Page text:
Fire Watch. Connie Willis. 1982. 26 pages. [Source: Online]
Fire Watch was first published in a magazine-- Isaac Asimov's Science Fiction Magazine, Feb 1982, and is reprinted in the collection Fire Watch (first published by St Martin's Press in 1985), and won the 1982 Nebula and 1983 Hugo awards for best novelette. It can be read online.
First sentence: September 20 - Of course the first thing I looked for was the fire watch stone. And of course it wasn't there yet. It wasn't dedicated until 1951, accompanying speech by the Very Reverend Dean Walter Matthews, and this is only 1940. I knew that. I went to see the fire watch stone only yesterday, with some kind of misplaced notion that seeing the scene of the crime would somehow help. It didn't.
Premise/plot: Mr. Bartholomew, a student historian, is sent to St. Paul's to serve in the Fire Watch at St. Paul's in 1940. His practicum was supposed to have him traveling with St. Paul--not visiting St. Paul's during the Blitz. His roommate, Kivrin, has been there, done that. Her practicum didn't go as planned either. But she urges him to give Dunworthy a chance--not to hate his guts just because of a mix up.
Initially he struggles A LOT with his time travel assignment. It is hard work--harder when you are out of your element and unprepared for the culture shock and how to go about fitting in with the locals. But soon he finds himself CARING deeply and passionately about St. Paul's--determined to protect the cathedral from going up in flames because of bombs--and the people he's meeting. The past becomes all too real for him--way more than just statistics, numbers, facts.
My thoughts: I believe this technically is the first work within Willis' futuristic world where historians LEARN the past first hand--up close and oh-so-personal--via time travel. The character of Kivrin is revisited in 1992's Doomsday Book. Her story may occur before this novella. But the world has developed-grown-shifted a bit when her story is revisited. Kivrin's character isn't developed all that deeply in Fire Watch. Mr. Dunworthy has evolved as well.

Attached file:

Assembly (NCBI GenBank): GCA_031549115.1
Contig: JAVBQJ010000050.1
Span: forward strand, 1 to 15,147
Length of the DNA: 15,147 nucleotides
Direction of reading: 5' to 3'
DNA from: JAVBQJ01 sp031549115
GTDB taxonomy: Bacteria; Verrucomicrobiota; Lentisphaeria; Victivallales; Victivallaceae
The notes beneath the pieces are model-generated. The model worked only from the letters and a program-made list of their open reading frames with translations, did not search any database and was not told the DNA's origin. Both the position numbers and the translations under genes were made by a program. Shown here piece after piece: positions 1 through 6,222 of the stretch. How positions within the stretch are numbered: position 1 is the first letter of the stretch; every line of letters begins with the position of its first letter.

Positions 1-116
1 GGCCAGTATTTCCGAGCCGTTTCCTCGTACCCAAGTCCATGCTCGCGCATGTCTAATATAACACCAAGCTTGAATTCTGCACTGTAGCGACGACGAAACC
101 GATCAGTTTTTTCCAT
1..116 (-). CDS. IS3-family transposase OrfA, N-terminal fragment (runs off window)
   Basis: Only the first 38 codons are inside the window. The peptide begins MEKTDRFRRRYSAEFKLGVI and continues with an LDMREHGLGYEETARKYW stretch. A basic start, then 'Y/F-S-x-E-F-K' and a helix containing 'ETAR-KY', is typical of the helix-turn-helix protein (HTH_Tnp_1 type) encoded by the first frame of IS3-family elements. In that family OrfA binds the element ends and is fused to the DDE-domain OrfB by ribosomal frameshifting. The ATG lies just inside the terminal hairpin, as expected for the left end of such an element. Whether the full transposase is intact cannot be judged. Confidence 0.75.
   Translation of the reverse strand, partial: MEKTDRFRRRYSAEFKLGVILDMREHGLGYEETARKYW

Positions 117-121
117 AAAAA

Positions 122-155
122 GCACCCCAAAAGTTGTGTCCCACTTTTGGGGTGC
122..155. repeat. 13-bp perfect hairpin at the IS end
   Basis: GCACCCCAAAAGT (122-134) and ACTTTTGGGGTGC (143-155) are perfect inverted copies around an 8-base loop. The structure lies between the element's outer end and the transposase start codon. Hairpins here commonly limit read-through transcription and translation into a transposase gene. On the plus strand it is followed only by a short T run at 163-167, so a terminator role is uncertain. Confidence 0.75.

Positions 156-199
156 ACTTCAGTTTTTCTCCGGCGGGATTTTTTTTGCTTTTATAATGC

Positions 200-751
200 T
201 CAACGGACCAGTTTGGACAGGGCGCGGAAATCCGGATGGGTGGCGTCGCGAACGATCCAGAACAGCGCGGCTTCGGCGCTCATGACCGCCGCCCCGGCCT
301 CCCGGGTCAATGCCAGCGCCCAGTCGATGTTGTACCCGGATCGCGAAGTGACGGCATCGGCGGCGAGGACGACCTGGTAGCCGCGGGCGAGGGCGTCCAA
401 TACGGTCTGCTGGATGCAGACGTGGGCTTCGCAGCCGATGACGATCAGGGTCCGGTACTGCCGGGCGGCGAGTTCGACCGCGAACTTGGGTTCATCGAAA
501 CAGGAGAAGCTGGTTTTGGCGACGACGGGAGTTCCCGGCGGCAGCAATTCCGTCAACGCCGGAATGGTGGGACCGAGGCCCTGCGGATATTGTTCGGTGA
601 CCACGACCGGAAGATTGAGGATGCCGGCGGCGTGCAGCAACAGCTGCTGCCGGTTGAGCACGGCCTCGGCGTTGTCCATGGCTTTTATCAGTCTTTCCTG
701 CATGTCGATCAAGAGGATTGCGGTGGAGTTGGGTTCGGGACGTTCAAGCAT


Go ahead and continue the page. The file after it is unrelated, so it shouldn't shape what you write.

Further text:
The page numbers for the quote below come from the paperback edition I reviewed previously. As I mentioned I read it this time online.
There are no guidelines for historians, and no restrictions either. I could tell everyone I'm from the future if I thought they would believe me. I could murder Hitler if I could get to Germany. Or could I? Time paradox talk abounds in the history department, and the graduate students back from their practica don't say a word one way or the other. Is there a tough, immutable past? Or is there a new past every day and do we, the historians, make it? And what are the consequences of what we do, if there are consequences? And how do we dare do anything without knowing them? Must we interfere boldly, hoping we do not bring about all our downfalls? Or must we do nothing at all, not interfere, stand by and watch St. Paul's burn to the ground if need be so that we don't change the future? All those are fine questions for a late-night study session. They do not matter here. I could no more let St. Paul's burn down than I could kill Hitler. No, that is not true. I found that out yesterday in the Whispering Gallery. I could kill Hitler if I caught him setting fire to St. Paul's. (12-13)
I am looking forward to rereading all the time travel adventures. I am over halfway through a reread of The Doomsday Book.
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